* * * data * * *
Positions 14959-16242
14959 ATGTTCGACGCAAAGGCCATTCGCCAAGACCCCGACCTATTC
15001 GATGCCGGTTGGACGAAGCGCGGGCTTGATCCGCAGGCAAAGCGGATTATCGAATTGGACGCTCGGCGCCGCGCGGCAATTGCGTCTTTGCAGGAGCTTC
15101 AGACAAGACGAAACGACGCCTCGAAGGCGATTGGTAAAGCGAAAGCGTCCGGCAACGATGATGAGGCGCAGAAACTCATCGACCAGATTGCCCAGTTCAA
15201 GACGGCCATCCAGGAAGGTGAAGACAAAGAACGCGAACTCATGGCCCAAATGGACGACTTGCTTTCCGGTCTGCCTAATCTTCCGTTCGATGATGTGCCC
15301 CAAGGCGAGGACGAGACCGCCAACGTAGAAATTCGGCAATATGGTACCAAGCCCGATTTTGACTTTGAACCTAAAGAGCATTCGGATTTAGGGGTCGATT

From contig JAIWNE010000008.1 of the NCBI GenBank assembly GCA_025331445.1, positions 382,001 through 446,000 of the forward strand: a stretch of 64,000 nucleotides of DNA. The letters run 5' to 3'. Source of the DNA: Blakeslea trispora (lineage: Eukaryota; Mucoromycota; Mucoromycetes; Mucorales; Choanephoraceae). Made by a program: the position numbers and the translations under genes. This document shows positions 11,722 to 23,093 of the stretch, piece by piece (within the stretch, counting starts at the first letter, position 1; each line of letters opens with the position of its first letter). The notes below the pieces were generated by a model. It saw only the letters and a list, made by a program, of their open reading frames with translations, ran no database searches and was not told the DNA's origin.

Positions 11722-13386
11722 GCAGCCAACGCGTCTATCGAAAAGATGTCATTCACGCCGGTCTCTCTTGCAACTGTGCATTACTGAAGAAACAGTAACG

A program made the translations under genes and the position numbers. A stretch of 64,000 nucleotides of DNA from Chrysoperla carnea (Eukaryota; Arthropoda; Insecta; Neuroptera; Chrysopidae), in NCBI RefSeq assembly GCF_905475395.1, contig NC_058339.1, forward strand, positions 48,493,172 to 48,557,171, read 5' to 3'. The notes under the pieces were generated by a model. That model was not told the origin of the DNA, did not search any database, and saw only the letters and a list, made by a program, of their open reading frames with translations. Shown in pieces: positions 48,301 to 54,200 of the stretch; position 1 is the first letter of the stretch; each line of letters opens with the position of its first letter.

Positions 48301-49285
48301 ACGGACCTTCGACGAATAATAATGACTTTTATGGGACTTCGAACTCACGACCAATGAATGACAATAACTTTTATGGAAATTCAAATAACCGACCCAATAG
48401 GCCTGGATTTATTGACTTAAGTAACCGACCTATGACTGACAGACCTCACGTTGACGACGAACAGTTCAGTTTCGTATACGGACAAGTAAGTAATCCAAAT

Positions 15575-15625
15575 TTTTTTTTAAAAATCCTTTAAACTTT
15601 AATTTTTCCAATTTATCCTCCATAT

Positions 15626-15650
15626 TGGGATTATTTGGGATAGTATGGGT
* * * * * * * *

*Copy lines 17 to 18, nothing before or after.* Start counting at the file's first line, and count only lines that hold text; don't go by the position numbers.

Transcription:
Positions 15626-15650
15626 TGGGATTATTTGGGATAGTATGGGT